The Case for Why Biden Will Win
We're all gonna make it.
I’ve been feeling more pessimistic than usual, because let’s be honest: Things are not great.
There’s a yawning disconnect between voter sentiment and economic reality.
The most successful first-term president since either Clinton or H.W. Bush has an impeachment proceeding against him for [reasons] and voters don’t seem to care.
Republicans are going to nominate a guy who attempted a coup and now expressly says he’d like to be a dictator.
This aspiring dictator is leading the incumbent president in most polls.
Ukraine has bogged down, Russia is making small gains, and America is wavering in its support for the most consequential European war since WWII.
But last night on TNB our economist friend Noah Smith made a pretty radical argument:
Even though it feels like we’re in a moment that is outside of historical norms, the long-running dynamics of economics and politics are still at work. And these dynamics suggest that Joe Biden is likely to win reelection.
So let’s unpack Noah’s thesis.
It begins by believing that the consumer sentiment numbers we keep talking about here are rational because they are lagging indicators. There was a bad bout of inflation in 2022; consumers reacted to this reality.
Inflation is now—we think—finished. This week’s suggestion that the Fed is looking at multiple rate cuts in the coming months caused the markets to jump. Projections now suggest that the economy will continue to be strong through 2024.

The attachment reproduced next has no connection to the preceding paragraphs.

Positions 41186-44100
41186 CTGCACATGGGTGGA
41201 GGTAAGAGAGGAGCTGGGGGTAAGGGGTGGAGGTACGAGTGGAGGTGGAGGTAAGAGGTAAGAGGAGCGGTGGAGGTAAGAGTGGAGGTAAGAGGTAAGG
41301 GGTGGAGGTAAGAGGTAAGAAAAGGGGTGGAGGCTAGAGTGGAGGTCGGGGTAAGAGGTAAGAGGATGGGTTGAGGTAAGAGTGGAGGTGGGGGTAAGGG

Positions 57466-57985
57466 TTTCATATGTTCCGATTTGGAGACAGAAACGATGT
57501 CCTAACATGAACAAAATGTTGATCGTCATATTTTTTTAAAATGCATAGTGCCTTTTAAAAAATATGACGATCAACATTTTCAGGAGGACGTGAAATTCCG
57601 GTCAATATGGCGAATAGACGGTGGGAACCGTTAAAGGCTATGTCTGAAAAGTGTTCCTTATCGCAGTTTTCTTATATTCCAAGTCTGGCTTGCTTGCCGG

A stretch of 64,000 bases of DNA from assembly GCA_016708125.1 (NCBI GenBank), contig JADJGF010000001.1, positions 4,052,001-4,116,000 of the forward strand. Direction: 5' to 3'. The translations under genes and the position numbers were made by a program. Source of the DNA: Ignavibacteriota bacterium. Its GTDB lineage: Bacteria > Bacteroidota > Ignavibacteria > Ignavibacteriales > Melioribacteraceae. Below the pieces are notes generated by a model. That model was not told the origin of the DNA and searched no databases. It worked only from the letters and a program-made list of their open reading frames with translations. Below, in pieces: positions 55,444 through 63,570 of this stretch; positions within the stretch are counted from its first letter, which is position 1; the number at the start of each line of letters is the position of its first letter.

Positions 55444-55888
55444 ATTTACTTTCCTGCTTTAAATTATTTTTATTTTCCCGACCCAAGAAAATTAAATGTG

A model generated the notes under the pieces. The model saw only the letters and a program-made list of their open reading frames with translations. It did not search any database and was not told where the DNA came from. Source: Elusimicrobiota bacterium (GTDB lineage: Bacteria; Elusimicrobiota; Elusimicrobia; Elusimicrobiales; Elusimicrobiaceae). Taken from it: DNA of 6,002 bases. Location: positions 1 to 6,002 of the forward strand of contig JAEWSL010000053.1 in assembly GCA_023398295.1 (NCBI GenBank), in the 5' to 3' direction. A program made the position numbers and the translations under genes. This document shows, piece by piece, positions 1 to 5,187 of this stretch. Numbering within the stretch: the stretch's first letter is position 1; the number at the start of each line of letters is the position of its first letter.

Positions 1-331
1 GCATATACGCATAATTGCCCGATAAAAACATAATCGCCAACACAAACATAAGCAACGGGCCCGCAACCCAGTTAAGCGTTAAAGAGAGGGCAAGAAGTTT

As these economic realities continue to stack on top of one another and prices remain stable, consumer sentiment will eventually come around—as it always does. By the middle of 2024 we should see a measurable uptick in people’s perception of the economy; by late 2024 voters should be fully caught up.
And as the electorate’s economic views catch up with the facts on the ground, Biden’s support will also recover. His job approval numbers will rebound—as they do for all presidents when the economy is strong—and his general election poll numbers will similarly improve.
By staying the course, not panicking, and letting the growing economy do the work, Biden will be in a strong position for reelection simply because of the fundamentals.
I like this argument because here are some things it doesn’t do:
Require us to ignore/unskew current polling.
Believe that abortion will be a magic bullet.
Fall back on “but D’s did well in the last three elections, so don’t worry.”
Instead, it supposes that for all of the weirdness on the exterior of the car—the insurrection-inciting former president, the dictator talk, the criminal trials—under the hood everything in America is basically the same as it ever was.
And I like same-as-it-ever-was heuristics, because (1) they tend to be true1 and (2) they assume persistent levels of low information among voters.
So that’s your bull case for Biden. The economy is good. Most indicators now suggest that it will continue to improve. Consumer sentiment lags reality. Once voters catch up to the real economy, they will reward the incumbent president. Because that’s how reelection campaigns work.
All the stuff we talk about every day—the autocracy, the indictments, etc.—will turn out to be only marginally relevant to the election outcome because in American politics, economic reality is overly determinative.
Do you buy that?
Because I can see it. Certainly as one scenario. Maybe even a likely scenario.
Yet even so, I’m not sanguine.
2. The Inches Matter
I could give you a full deconstruction of the bull case, explaining why it has holes in it, why the underlying relationships have changed, or why this time might be different.